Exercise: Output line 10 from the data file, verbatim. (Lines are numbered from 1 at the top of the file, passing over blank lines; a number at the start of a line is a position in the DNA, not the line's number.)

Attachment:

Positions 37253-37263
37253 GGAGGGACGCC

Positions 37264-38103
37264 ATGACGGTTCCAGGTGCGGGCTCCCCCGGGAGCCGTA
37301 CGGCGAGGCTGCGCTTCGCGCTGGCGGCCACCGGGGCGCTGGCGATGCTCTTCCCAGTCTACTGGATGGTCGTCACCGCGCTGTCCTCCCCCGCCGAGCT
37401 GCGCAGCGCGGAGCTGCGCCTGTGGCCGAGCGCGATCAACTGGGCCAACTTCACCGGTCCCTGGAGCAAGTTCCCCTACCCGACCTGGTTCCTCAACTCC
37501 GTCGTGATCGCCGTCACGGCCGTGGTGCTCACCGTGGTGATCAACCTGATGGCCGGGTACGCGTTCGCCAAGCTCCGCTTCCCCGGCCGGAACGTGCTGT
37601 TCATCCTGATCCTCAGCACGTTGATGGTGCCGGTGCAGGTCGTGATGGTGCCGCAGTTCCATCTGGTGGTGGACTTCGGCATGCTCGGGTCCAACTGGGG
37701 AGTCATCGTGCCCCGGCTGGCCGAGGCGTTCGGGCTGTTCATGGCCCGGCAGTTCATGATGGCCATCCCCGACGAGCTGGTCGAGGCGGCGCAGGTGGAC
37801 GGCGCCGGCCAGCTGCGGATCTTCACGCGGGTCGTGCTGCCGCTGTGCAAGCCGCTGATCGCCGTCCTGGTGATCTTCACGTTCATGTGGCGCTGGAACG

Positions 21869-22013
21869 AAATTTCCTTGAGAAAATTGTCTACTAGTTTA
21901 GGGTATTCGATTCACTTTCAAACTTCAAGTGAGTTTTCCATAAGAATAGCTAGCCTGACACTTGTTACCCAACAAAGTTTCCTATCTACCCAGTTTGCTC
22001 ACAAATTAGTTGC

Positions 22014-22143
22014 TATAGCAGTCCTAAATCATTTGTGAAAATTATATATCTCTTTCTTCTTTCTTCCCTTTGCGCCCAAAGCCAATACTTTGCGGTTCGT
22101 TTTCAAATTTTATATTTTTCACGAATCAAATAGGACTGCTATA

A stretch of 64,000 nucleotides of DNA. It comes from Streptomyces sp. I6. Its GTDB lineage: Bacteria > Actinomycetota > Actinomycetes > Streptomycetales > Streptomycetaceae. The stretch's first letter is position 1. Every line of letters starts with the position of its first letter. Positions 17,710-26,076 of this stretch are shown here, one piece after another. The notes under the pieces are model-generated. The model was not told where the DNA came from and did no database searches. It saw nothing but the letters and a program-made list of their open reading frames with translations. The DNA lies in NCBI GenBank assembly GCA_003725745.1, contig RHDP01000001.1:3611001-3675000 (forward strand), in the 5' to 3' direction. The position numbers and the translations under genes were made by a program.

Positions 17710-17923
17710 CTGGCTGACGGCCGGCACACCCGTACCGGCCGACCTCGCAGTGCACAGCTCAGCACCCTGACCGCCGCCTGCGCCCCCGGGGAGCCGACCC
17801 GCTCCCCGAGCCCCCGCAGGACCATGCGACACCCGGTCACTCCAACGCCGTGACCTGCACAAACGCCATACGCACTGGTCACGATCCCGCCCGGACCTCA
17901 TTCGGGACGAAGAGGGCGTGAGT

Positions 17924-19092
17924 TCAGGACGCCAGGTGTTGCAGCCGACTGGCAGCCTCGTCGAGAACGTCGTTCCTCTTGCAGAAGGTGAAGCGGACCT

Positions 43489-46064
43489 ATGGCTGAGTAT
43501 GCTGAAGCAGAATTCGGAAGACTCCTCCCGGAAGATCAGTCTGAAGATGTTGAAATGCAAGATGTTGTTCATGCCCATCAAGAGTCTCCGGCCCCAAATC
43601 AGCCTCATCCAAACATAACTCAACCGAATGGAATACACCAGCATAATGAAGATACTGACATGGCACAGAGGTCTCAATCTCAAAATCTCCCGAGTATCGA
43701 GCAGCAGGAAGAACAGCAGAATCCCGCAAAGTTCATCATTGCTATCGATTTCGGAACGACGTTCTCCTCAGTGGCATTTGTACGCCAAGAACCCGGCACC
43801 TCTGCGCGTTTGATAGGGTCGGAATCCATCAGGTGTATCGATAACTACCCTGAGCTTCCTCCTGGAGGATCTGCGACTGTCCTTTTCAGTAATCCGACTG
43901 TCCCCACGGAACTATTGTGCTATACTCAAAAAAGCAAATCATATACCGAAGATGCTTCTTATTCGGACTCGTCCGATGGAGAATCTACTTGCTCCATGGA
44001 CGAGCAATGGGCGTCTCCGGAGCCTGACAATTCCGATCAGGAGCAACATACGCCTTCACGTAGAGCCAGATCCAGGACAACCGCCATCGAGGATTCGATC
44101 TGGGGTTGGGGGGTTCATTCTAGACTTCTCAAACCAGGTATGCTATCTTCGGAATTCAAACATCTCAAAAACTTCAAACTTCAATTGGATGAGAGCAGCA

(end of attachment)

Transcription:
37801 GGCGCCGGCCAGCTGCGGATCTTCACGCGGGTCGTGCTGCCGCTGTGCAAGCCGCTGATCGCCGTCCTGGTGATCTTCACGTTCATGTGGCGCTGGAACG